Losing in Albany

By Mike Rogge
Published: January 6, 2011

The saying goes, “You win some and you lose some.” We lost this one. When you’re on an urban trip with three of the best park skiers in the world, a great photographer, and find yourself within a 20-mile radius of prime urban features, you’re in a good place to hit an editorial home run and fill up more than a few cards with shots. Unfortunately, this trip didn’t pan out that way.

Instead of watching the masterful skill of Tom Wallisch, Parker White and JF Houle, Albany, N.Y., opened our eyes to the horrors of a bad economy in a corrupt city. Late night after late night, we saw families shivering together on cold streets and questionable lurkers glancing from the shadows. All of this on a “ski trip.” A few days prior to our arrival, a news story cryptically crept across my parent’s television: “Police shootout in Albany.” One week before, a male college student was fatally shot while casually walking home from a Christmas party. Albany was a war zone. We shouldn’t have been there but with the New Year creeping toward us, time was not on our side and we found ourselves hard pressed on the front line.

As a group determined to be productive, we went out to recon the land for features with a goal to get shots and not get shot. That was our mission. As the days rolled by, we were met with little to no success. Our cameras were as empty as a homeless man’s begging hat. As if to solidify our place in cold hell, JF sustained a back injury on the first feature, a quad-kink rail at R.P.I., and high-tailed it back to Quebec. A man down, our morale was low in the dwindling days of 2010. By the end of the dismal gray week, only one feature was sessioned and a few shots captured for Level 1’s 2011 fall release. Hardly the homer we were looking for.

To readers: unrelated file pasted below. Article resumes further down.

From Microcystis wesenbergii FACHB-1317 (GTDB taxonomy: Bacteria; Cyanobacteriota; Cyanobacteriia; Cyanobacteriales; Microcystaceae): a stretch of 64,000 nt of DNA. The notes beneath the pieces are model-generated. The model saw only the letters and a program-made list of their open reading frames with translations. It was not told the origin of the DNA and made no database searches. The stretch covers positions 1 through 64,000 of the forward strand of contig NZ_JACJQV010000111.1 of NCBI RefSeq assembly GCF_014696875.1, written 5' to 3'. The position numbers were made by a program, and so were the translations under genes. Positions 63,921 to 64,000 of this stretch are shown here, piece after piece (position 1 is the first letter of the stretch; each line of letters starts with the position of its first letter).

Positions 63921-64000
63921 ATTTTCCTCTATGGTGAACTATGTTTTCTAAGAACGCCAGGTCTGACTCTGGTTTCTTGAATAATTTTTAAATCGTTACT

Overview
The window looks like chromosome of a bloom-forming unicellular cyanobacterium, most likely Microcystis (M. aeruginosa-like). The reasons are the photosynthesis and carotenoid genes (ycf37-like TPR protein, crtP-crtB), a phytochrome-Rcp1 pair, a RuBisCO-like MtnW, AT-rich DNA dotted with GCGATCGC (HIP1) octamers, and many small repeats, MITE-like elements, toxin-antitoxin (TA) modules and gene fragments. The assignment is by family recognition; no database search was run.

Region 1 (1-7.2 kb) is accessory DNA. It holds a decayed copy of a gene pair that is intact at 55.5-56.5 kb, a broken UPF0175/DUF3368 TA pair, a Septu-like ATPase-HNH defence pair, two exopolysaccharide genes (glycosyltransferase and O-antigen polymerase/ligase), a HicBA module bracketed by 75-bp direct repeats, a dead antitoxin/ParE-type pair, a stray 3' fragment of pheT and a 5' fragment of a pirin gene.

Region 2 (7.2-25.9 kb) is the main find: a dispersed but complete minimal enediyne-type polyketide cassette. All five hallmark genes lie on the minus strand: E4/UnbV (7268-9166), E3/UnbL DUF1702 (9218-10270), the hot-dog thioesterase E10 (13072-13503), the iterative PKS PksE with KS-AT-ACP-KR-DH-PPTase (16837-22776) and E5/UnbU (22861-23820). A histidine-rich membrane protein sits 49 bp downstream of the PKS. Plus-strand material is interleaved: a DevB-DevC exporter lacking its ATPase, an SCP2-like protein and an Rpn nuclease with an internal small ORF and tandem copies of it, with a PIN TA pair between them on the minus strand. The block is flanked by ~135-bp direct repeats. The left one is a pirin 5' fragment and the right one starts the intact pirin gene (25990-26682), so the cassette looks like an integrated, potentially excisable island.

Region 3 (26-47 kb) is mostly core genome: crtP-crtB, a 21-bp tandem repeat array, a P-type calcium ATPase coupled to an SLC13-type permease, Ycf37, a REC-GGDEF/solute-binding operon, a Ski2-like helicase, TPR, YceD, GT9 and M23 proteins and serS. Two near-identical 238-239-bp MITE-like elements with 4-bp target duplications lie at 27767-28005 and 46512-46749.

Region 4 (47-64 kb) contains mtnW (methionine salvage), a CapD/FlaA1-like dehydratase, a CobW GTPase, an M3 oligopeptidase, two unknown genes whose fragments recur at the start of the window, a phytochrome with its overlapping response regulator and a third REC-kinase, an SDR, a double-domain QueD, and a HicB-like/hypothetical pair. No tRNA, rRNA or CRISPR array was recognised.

As a crew of skiers, we bonded over our failures. Sometimes urban shoots, and life, don’t come together. Other times, you have to turn the generator off to avoid drawing attention during a gang fight visibly breaking out only a short block away. Again, all of this on a “ski trip.” I struggled to find meaning in our trip. What was I going to write? No one likes a story about failure.

Days later, surrounded by friends in a warm bar miles away from Albany, the final seconds of 2010 ticked away. While recalling the trip to another bar patron, I realized you can have all of the resources, support, and right people in your corner and still go down. What separates the men from the boys is what you take out of it. Through voluntary forced hardship in a city crumbling to the ground, we reaffirmed urban shoots are never easy. For all of our efforts, we were awarded with only a few shots and a shared experience in a less-than-ideal shit hole. As for the “win some” part of the phrase, thankfully it’s a new year, there’s a bunch of snow in the mountains and six guys coming off an urban trip ready to rip it up. That’s a win every time. Happy New Year.